Date of Award

Spring 1-1-2011

Document Type

Thesis

Degree Name

Master of Science (MS)

Department

Integrative Physiology

First Advisor

Rodger Kram

Second Advisor

William C Byrnes

Third Advisor

Edward L Melanson

Abstract

Passive cycling, during which a motor drives the pedals, increases energy expenditure above rest. However, little is known about the factors that influence energy expenditure during passive cycling. Our purpose was to quantify how leg mass, cycling cadence, and adaptation influence the energy expenditure during passive cycling. Eleven sedentary to recreationally active non-cyclists (5M, 6F, age 18-30) participated. The role of leg mass was studied by comparing one- and two-leg passive cycling. Cycling trials were performed at both 60 and 90 RPM to study the influence of cycling cadence. Adaptation was studied using multiple cycling trials and a 30-minute passive cycling trial. Rest and active (no load) cycling trials were performed for energy cost comparisons. Passive cycling significantly (p<0.03) increased energy expenditure above rest for all cycling trials. The increases in energy expenditure during passive cycling were greater when two legs were compared to one leg (37% vs. 15% at 60 RPM; p=0.008 and 93% vs. 44% at 90 RPM; p=0.001). The increase in energy expenditure was greater for 90 RPM compared to 60 RPM two-leg passive cycling (93% vs. 37%; p<0.001). The increase in energy expenditure was repeatable over multiple trials and was sustained for exercise durations of 30-minutes. Compared to the passive cycling trials, energy expenditure was significantly greater during active (no load) cycling at 60 and 90 RPM. In conclusion, increases in energy expenditure during passive cycling are directly related to the amount of activated leg mass and cycling cadence and not influenced by adaptation.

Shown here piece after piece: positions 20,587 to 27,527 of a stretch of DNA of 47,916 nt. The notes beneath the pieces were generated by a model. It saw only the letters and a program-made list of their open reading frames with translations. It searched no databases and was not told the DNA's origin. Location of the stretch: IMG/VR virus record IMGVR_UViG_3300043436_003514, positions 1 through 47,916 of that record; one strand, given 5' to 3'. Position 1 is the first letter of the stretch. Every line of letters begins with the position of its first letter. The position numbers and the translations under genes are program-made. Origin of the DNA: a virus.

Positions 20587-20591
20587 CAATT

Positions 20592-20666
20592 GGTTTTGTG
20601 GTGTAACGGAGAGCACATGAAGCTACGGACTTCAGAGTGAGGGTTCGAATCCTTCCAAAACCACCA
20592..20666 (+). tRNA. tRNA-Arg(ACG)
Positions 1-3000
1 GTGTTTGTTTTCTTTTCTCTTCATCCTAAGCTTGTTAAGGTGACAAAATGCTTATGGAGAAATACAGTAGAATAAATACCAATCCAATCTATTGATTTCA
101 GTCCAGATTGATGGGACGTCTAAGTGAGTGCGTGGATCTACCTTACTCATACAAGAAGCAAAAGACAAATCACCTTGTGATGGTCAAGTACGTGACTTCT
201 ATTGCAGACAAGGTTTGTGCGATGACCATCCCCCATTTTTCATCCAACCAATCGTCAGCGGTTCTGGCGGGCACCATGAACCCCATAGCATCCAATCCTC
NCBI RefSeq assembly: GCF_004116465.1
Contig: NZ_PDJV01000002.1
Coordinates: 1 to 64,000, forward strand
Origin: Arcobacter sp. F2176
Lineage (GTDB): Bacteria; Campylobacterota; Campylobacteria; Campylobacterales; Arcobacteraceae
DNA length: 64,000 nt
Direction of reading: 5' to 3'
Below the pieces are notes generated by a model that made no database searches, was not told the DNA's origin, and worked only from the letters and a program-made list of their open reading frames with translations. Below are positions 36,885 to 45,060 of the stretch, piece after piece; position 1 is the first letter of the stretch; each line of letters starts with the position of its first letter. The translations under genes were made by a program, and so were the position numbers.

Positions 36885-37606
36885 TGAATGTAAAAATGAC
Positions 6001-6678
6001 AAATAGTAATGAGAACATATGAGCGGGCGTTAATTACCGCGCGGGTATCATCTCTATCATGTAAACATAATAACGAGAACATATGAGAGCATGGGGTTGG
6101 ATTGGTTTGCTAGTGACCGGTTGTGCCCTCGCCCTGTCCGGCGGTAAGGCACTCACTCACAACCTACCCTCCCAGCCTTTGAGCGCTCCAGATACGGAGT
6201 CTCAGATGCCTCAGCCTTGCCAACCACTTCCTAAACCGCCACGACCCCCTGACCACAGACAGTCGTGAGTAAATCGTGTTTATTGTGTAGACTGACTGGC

Share

COinS